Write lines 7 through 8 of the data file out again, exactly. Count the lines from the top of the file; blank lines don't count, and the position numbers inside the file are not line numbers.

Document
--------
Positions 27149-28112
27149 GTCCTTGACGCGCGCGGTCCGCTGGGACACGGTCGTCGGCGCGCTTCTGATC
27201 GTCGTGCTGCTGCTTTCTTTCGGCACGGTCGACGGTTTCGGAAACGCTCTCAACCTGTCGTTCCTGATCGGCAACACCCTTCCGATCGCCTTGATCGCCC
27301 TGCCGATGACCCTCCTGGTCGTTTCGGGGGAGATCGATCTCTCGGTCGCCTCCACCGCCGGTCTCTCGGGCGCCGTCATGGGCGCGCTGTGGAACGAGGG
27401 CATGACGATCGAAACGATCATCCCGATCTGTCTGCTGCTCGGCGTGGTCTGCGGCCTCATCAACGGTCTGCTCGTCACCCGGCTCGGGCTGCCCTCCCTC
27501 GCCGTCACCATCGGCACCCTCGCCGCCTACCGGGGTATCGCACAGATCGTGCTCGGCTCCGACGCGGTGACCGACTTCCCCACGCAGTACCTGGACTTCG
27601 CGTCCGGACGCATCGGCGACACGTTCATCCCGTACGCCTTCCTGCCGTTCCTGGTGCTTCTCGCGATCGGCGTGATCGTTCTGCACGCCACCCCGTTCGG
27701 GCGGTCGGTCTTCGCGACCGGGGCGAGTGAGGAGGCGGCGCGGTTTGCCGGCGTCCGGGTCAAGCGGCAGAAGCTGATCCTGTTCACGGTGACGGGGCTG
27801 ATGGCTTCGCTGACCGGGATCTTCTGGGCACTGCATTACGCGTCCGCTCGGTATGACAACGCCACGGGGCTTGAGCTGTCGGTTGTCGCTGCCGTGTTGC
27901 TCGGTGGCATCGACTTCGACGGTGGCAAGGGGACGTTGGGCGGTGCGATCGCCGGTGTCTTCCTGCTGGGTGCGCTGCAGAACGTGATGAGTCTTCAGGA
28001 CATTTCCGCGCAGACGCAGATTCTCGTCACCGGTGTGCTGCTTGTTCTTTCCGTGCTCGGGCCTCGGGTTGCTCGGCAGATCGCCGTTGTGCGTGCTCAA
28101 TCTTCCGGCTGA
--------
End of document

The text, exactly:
27601 CGTCCGGACGCATCGGCGACACGTTCATCCCGTACGCCTTCCTGCCGTTCCTGGTGCTTCTCGCGATCGGCGTGATCGTTCTGCACGCCACCCCGTTCGG
27701 GCGGTCGGTCTTCGCGACCGGGGCGAGTGAGGAGGCGGCGCGGTTTGCCGGCGTCCGGGTCAAGCGGCAGAAGCTGATCCTGTTCACGGTGACGGGGCTG